Bryson DeChambeau was asked to put into perspective what his triple-bogey on the 18th hole of Friday’s second round of the Masters means to his chances of winning.
“I’m only four shots back,” DeChambeau said.
That kind of attitude has brought DeChambeau, an amateur playing in his first Masters, this far at Augusta National. Before making a complete mess of the final hole, DeChambeau was just one shot behind playing-partner and leader Jordan Spieth.
But then it all fell apart.
“I pulled the drive into the holly,” DeChambeau said. “Had to take an unplayable. Brought it back to the tee because I had no shot from there. Ultimately did the same thing, pulled it a little bit, and went right next to a (temporary immovable obstruction). And that was pretty fortunate on my part, I got to actually drop it across about 40 yards away.”
DeChambeau finally got his ball to the green, and took a 7.
But that didn’t take everything away from what was an otherwise excellent day for DeChambeau, 22, who started his round by chipping in for a birdie on the first hole.
Whatever happens this weekend – he safely made the cut – DeChambeau will turn pro at next week’s tournament at Hilton Head, S.C. He also has committed to play in the Wells Fargo Championship in May at Charlotte’s Quail Hollow Club.
He’s got impeccable amateur credentials. In 2015, DeChambeau became the fifth player in history to win the NCAA championship (at Southern Methodist) and the U.S. Amateur in one season, joining the likes of Tiger Woods (Stanford), Jack Nicklaus (Ohio State), Phil Mickelson (Arizona State) and Ryan Moore (Nevada-Las Vegas).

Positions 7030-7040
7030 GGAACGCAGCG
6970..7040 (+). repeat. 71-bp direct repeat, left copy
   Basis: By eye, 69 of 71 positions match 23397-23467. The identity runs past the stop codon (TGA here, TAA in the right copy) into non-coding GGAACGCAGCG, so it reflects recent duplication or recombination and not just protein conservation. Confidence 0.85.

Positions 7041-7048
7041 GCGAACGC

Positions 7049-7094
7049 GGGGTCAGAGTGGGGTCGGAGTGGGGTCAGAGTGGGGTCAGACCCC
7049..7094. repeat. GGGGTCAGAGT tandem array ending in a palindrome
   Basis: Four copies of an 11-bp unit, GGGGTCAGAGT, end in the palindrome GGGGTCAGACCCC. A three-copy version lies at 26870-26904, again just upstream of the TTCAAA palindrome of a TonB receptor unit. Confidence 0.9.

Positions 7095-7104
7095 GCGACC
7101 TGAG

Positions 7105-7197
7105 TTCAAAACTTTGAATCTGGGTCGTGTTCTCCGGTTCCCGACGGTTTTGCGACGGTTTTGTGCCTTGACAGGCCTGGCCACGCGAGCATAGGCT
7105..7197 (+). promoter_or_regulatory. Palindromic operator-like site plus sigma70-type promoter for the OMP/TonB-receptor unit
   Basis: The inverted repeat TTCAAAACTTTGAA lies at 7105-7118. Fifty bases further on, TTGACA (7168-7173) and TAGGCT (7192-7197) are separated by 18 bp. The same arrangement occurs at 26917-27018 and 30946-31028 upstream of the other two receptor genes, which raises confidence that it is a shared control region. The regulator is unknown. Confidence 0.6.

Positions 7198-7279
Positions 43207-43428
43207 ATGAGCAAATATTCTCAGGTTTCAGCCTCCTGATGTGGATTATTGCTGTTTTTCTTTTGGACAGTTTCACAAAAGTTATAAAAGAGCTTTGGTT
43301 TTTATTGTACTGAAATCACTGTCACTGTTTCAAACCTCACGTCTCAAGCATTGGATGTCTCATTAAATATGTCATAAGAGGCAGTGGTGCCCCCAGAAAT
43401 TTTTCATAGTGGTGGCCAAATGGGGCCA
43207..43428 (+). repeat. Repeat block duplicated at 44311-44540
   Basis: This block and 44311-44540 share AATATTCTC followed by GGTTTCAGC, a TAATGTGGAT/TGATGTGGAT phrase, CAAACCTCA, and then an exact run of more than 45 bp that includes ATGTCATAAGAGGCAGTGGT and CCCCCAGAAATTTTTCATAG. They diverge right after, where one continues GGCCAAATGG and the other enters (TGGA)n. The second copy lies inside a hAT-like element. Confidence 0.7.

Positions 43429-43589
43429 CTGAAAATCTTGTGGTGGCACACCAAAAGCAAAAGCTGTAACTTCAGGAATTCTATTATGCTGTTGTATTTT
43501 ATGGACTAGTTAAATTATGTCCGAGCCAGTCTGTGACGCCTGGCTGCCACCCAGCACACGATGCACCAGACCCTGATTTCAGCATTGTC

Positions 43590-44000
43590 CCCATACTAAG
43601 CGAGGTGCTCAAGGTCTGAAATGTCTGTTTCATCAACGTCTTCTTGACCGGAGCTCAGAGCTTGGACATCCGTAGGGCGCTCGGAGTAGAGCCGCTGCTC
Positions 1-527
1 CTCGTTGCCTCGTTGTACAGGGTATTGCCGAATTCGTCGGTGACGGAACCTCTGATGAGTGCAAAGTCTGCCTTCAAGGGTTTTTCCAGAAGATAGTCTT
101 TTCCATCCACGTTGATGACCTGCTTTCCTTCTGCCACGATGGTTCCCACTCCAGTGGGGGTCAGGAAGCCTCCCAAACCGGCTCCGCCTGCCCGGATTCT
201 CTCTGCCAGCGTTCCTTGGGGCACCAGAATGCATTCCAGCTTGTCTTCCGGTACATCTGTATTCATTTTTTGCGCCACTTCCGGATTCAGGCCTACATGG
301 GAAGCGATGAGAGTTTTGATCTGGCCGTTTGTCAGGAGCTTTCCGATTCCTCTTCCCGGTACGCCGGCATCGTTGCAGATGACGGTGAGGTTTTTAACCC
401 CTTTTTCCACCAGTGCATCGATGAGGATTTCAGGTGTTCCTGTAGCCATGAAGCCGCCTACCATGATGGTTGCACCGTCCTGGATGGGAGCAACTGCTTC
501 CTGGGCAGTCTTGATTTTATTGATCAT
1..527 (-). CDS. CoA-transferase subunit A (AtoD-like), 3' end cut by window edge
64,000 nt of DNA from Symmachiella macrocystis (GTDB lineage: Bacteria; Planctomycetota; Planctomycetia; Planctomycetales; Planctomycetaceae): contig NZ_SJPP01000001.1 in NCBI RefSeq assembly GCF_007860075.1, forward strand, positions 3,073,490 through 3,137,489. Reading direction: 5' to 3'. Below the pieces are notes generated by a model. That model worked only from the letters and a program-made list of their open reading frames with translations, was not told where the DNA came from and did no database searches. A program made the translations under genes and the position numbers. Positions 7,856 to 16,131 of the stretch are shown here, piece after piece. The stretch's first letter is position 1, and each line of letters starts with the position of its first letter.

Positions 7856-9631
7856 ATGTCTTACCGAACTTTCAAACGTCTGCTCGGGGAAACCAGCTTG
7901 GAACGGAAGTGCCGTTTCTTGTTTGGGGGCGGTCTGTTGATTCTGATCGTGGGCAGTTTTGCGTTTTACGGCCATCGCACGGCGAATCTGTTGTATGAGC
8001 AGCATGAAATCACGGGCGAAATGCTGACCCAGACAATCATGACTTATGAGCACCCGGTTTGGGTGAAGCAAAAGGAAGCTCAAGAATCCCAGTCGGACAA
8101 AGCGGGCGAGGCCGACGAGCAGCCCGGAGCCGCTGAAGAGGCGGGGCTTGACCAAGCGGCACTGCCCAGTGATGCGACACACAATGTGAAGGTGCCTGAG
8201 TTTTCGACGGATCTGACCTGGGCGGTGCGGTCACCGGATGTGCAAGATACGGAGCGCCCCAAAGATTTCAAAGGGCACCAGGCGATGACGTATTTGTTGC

He has also brought a unique outlook to the game, one he says combines science and art.
“It’s a mesh of the two,” he said. “If you can beautifully mesh the art and science of it to enhance your game, there’s no downside to it.”
DeChambeau has had all of his irons cut to the same length (37½ inches, the length of a 70-iron), so he can use the same swing plane.
He has names for his irons. For instance: His 60-degree wedge is called “King,” because Arnold Palmer won the Masters in 1960. His 9-iron, with a 42-degree angle, is called “Jackie” for Jackie Robinson.
DeChambeau has also studied a book written in 1969 by Homer Kelley called “The Golfing Machine.”
All that study, and all those apparent innovations, have him on the doorstep of what could be a long, successful pro career.
What did DeChambeau think when he looked up at the leaderboard and saw his name Friday?
“That I belong,” he said.